Many cannot face up to this dreadful possibility - or, rather, in my opinion, probability - that the “English Masses” are invalid. But for our part we must never fear the truth, nor must we fear to be “controversial,” always bearing in mind, of course, how essential it is in theological matters to be absolutely sure of our facts. We must be careful to state our case calmly but emphatically, without fear, and also without flaw in our facts or in our logic.
We should be determined never to fear or flee from the truth. however agonizing it may be. For we cannot afford to be like those who, having eyes see not and having ears hear not. Quite to the contrary, we must seek to know the truth, the very worst, and to provide for it. It is my belief that in the English, and in certain other vernacular versions, the Mass has most probably been rendered invalid, and that what is performed in most Catholic churches today is, at best, on a par with the Protestants' “Lord's Supper” or “Communion service.”
Our case is based on the principle of Sacramental Theology known as “invalidity through defect of form.”
We do not claim that the “English Mass” is invalid because it is no longer celebrated in Latin, nor because an entire “New Order” has replaced the Tridentine [Ancient Roman Rite] mass, nor because we feel that many priests simply no longer have the proper intention, or have largely lost their faith.
No, the sole basis for our position is not a subjective one, but a very concrete and objective one .
Our Case in the Briefest Terms
In as few words as possible, this is our case. Always we were taught that the Form, the necessary words, for a Sacrament must not be altered, or else the Sacrament is not produced.
“In our Sacraments,” teaches the Catechism of the Council of Trent, “the Form is so definite that any, even a casual deviation from it, renders the Sacrament NULL.”
Concerning the Sacramental Form for the Holy Eucharist (the wine Consecration at Mass) this same Catechism clearly states:
“We are firmly to believe that it consists of the following words:The “English Mass' alters this Form substantially, in several ways, but principally by using the words “FOR ALL MEN” instead of “FOR MANY.”'THIS IS THE CHALICE OF MY BLOOD, OF THE NEW AND ETERNAL TESTAMENT, THE MYSTERY OF FAITH, WHICH SHALL BE SHED FOR YOU AND FOR MANY UNTO THE REMISSION OF SINS.'”
In explaining that these words “for many” refer to the elect only, and not to all men, the Trent Catechism explicitly affirms:
“With reason, therefore were the words 'for ALL (men)' NOT used, as in this place the fruit of the Passion are alone spoken of, and to the elect only did His Passion bring the fruit of salvation.”And so we see that these very words “for all men” which, according to the resolute and clear teaching of the Catechism of the Council of Trent, must not be used, are, in very fact, being used in the “English Mass.”
There are many other details and aspects of our position, and other important principles of sacramental theology enter in. Many additional and very forceful pronouncements of the Magisterium, and of learned and holy theologians, such as St. Thomas Aquinas, can be cited to support our arguments, but the foregoing is the case condensed as briefly as possible.
During the past five and a half years we have encountered only five main counter-arguments that have been brought forth against our thesis:
(1) That the words spoken in the Aramaic language by Our Lord at the Last Supper really meant “for all men” and not “for many.”
(2) That in Holy Scripture the word “many” is often to be taken as meaning “all.”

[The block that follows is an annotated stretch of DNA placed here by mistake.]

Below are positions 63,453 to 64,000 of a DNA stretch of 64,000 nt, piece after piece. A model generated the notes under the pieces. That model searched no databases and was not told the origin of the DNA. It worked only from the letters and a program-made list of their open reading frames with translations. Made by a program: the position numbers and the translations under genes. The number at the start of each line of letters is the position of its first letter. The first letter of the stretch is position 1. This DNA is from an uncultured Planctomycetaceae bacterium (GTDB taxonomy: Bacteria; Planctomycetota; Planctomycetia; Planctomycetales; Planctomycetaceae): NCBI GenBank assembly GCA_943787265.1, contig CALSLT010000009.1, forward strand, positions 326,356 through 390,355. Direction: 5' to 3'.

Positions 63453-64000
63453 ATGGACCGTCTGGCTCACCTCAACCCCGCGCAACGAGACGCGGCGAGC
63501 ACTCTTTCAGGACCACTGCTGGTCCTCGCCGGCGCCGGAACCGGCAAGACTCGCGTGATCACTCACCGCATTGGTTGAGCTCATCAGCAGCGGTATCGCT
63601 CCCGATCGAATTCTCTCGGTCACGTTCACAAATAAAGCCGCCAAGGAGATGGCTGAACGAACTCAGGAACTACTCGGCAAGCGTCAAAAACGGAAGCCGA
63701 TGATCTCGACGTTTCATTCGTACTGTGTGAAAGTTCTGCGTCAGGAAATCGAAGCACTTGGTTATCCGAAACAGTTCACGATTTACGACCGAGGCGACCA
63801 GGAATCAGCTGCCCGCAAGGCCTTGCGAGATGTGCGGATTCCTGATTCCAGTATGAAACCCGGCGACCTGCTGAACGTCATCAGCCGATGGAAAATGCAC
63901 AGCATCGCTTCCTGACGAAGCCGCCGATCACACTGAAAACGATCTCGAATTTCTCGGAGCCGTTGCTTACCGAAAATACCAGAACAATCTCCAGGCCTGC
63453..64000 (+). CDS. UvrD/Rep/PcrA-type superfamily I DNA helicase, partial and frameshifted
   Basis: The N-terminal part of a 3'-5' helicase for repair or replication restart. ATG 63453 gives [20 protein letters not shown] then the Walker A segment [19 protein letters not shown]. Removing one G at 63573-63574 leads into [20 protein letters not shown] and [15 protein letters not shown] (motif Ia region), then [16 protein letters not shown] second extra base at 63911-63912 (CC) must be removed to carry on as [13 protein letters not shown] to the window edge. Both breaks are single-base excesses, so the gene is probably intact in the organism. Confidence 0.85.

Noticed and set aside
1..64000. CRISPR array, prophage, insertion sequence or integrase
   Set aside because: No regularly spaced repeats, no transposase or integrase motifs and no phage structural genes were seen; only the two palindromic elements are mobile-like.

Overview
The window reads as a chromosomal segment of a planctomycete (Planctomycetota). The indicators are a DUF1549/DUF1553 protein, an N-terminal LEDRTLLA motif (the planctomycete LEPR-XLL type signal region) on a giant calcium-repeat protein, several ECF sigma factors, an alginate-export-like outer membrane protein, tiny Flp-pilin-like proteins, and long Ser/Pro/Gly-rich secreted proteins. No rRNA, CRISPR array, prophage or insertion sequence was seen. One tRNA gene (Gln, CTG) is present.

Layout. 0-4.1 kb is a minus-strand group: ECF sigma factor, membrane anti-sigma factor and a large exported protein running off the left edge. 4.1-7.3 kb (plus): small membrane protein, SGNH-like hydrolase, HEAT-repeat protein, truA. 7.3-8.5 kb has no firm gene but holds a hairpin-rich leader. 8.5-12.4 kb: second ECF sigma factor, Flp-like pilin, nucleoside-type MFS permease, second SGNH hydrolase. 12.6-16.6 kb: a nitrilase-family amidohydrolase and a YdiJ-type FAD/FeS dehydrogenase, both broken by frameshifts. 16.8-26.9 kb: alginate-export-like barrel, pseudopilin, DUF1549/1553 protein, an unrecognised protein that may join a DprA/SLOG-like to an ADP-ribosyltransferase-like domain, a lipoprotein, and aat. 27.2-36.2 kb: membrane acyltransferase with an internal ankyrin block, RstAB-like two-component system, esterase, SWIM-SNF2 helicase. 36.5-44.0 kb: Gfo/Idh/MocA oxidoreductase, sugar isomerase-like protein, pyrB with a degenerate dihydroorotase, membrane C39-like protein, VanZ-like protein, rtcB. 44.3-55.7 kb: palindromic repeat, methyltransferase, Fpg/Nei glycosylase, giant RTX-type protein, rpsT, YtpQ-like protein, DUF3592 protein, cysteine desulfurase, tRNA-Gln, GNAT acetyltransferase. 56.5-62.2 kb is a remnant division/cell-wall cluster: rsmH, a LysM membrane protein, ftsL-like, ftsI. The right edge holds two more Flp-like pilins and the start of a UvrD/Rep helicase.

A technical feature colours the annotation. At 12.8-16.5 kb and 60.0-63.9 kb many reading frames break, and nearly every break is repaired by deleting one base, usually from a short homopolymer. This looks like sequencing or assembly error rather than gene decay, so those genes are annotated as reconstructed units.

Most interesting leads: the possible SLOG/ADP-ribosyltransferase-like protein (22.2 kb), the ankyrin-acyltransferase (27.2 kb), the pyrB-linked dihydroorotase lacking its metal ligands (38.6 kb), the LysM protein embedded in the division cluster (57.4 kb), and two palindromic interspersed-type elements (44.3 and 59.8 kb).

(3) That Christ indeed died for all, and not just for many.
(4) That in the consecration of the wine the mere words “This is My Blood” are sufficient for a valid consecration, just as the words “This is My Body” suffice for the consecration of the bread.
Once these four counter-arguments have been decisively answered, and they are easily rebutted; and once logic, reason and sound theology have backed our opponents into a corner, invariably they will resort to the fifth and final argument, which is supposedly the very last word. All discussion must come to an end, so they suppose, when they solemnly proclaim:
(5) “It has been approved!” And, needless to say, by inference we are being disobedient to lawful authority by daring to question what has “been approved.”How do we answer that one? Once again we have sound papal authority on our side. In the ensuing discussion we shall see proof that the altered form containing “for all men” cannot have been lawfully approved. It is important to bear in mind that we are referring only to the change in the Words of Consecration, and that the following evidence does not constitute a case for the Tridentine [Ancient Roman Rite] Mass as a whole, against the “New Order.”
Now, on at least four separate occasions Holy Mother Church, speaking through Her authentic, Magisterium, or teaching authority, has positively declared that no one has the right or the power to innovate anything whatsoever touching upon the substance of the sacraments. By “substance of a sacrament” is meant the matter and the form. Of these four clear-cut pronouncements let us, to serve the purpose, consider only the two most recent ones.
First: in the letter “Ex Quo, Nono”, of December 26, 1910, Pope St. Pius X declared:
“It is well known that to the Church there belongs no right whatsoever to innovate anything touching on the substance of the Sacraments.”Thus even the Church Herself has no power or authority to alter the words in the Form of a Sacrament.
The second ruling we will cite is that of Pope Pius XII in his Apostolic Constitution “Sacramentum Ordinis”, of November 30, 1947.
Said Pius XII:
“As the Council of Trent teaches, the seven sacraments of the New Law have all been instituted by Jesus Christ, our Lord, and the Church has no power over the 'substance of the Sacraments'.”The Church has no power! No bishop, no council, no Pope, no one at all can change or even tamper with the essential matter or Form of a Sacrament.